Ten Years of Aaranya Kaandam: Dads, depth, desire
With the enduring Aaranya Kaandam completing ten years this month, we take a look at how it encapsulates the objectives and themes of director Thiagarajan Kumararaja
An intensely personal way of reckoning with the passage of time is through films watched. A recent trend in Film Twitter saw users posting titles of films they watched during important stages of their life, films that formed an inseparable part of their coming-of-age and celebration. Birthdays of artists and film anniversaries offer the chance to revive discourses on a film, and examine how well it has aged, while furthering our level of engagement with it besides cementing the role of its existence as a work of art in the present cultural context. A formidable film to revisit here is Thiagarajan Kumararaja’s audacious debut, Aaranya Kaandam, which completed a decade earlier this month.
Kumararaja’s darkly comical, riotously entertaining two films over the last decade, are supreme works of storytelling that revel in meta touches. The obsessive pop culture referencing in his films, the easter-egg strewn narratives, the lyrical and precise detailing and dynamic aesthetics, have all been copiously explored over the years. Here, then, is a brief glimpse into certain thematic aspects Kumararaja explores in cinema as he audaciously pursues the interaction of two major forces in life: desire and destiny. Driven by desire, his characters find their way through the labyrinth of life, heading towards destiny. Their earthly journey doused in primal passion also acquires a taste of philosophy. This finds a literal expression in the excerpt from Volgavil Irunthu Gangai Varai which bookends Kumararaja’s debut. Justice for each character is dictated by their needs, their desires.
Kumararaja has offered a startling analogy while speaking about the pleasures of movie-watching. What he says is subjective and yet movingly sensual, binding an otherwise vicarious experience to the visceral. I am not reading too much for he did remark that the thrilling moments of good cinema made him “orgasm every single time”. By equating the pleasure of movie watching to an intimate bodily experience, he exudes the sense of what filmmaking is to him: transcendental and thrilling. Kumararaja’s production house is named Tyler Durden and Kino Fist, a homage to Fincher’s 2001 film Fight Club and the legacy of Sergei Eisenstein. The name is revelatory of how cinema emerges as an alter-ego of sorts for the maker and the viewer, a liberating form to indulge in irreverence and impossibilities. Often compared to Tarantino for his hyperlink narrative style and pop culture obsession, Thiagarajan Kumararaja uncannily binds himself to the American filmmaker even in the naming of his production house. Tarantino named his film company ‘A Band Apart’ after Jean-Luc Godard’s 1964 classic, Bande à part. These are historic instances of a filmmaking culture birthed in homage to an enormous film love.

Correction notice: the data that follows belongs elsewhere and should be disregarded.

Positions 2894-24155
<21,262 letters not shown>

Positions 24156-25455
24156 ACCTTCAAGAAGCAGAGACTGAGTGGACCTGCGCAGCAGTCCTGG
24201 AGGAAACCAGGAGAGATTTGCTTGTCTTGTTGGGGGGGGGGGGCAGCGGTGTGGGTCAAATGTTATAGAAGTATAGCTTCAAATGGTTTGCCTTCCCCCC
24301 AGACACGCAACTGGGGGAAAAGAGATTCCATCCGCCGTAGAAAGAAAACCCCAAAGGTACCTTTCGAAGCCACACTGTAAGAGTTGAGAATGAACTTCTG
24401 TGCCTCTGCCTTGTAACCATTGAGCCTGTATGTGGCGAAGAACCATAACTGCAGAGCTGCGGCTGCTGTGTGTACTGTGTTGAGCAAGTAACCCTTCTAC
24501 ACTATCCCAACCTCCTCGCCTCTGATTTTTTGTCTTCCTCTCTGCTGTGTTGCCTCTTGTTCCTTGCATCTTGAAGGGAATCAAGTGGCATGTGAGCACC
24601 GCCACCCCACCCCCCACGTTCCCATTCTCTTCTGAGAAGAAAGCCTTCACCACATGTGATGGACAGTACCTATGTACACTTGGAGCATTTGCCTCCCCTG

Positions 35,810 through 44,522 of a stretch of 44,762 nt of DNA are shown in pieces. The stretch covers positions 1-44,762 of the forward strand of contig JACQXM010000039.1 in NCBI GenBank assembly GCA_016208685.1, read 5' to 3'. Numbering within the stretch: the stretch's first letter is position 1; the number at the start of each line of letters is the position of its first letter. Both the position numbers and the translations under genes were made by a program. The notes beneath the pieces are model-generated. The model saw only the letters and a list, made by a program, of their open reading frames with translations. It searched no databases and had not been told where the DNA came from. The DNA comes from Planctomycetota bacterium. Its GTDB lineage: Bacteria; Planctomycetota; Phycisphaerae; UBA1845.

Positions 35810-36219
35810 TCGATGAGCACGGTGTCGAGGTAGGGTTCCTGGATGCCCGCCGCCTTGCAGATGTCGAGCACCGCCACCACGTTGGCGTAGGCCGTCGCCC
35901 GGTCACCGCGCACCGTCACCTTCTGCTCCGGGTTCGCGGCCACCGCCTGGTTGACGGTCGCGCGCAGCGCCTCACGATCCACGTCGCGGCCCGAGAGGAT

Listening to this filmmaker’s interviews, you understand that he is not pretentiously profound, but modest, and simply grounded. Post the release of Super Deluxe, an interesting trivia about the film which awed his fans who had already accorded him a cult status is the amount of time Kumararaja invested in getting his shots right. For instance, it’s said that there were a hundred takes in which Leela slaps Arputham when she confronts him in the hospital.
This exercise in perfection reveals that there is a rigour to his ease and an eloquence to his elusiveness that seep into the medium of his art, cinema. He pours in his deepest contemplations and intimate reflections on screen, seldom commenting on the ideological aspects of his story elsewhere. There is a trickier side to this as well when we struggle to distinguish the characters from the creators as we attempt to understand them on a deeper level, but that is a conversation for another day, one that might dangerously go in circles if you are only interested in viewing characters through a strictly moral lens.
Once upon a time…
Kumararaja’s films are contemporary stories, modern in their core and yet fable-like in how the filmmaker introduces his people and their plight to us. He packs in elements of his films—the central themes, amorality and the giddying collision of different lives—through curious monologues. In the trailer of Aaranya Kaandam narrated in a Villu-paatu like style by Guru Somasundaram, Kumararaja hints at a role- reversal that is central to his tale, “Appan pillaiyaaguraan, pillai appanaaguraan (The father becomes the child, and the child becomes the father).” This does not merely apply to Kaalaiyan and his son Kodukapulli; this role reversal is also found in Subbu’s deception, in Pasupathi’s ambition and in Singa Perumal’s betrayal. Disruption of conventional roles continues throughout the film as the world of these characters turn topsy-turvy in a day.
The trailer of Super Deluxe is deliciously layered with a mythological edge that yields rightly to the cosmic chaos of the tale. A person walking through the wilderness is chased to a cliff edge by a hunting tiger, ready to devour him. A snake slithers around his body as he hangs above an abyss. When he spots a honeycomb in a branch of the tree, he nevertheless indulges in an intoxicating drop of sweet honey. The fable and the repetitive style of its narration are open to numerous interpretations, luring us, teasing us to interact with the story. Nature is cunning in its murderous tendencies and fleeting pleasures. Despite the awareness that life has its end in death, we relish the joy of living. There are many possible readings here. In line with the idea of desire, destiny and death, we can take the symbolic drop of honey to be an ephemeral bliss that makes us forget the more urgent problems. A pleasure, sensual in its nature. It ironically ties to the story of Vaembu’s lover and to the cosmic encounter of the boys.
The monologue speaks to the natural tendency of humankind which when consumed by unsettling torment inherently revolts in enjoying the little drop of sweetness. A revolt that invokes what Simone De Beauvoir writes about eroticism, a theme Kumararaja has taken on in his two films: “There is in eroticism a revolt of the instant against time, of the individual against the universal.” With freer expressions of human desire and its varied forms, Kumararaja’s universe of stories complexly entangle themselves in moral questions, underlining the answers in the simple nature of our species. The themes become more pronounced in his second film, extending to identity, relationships, and universality.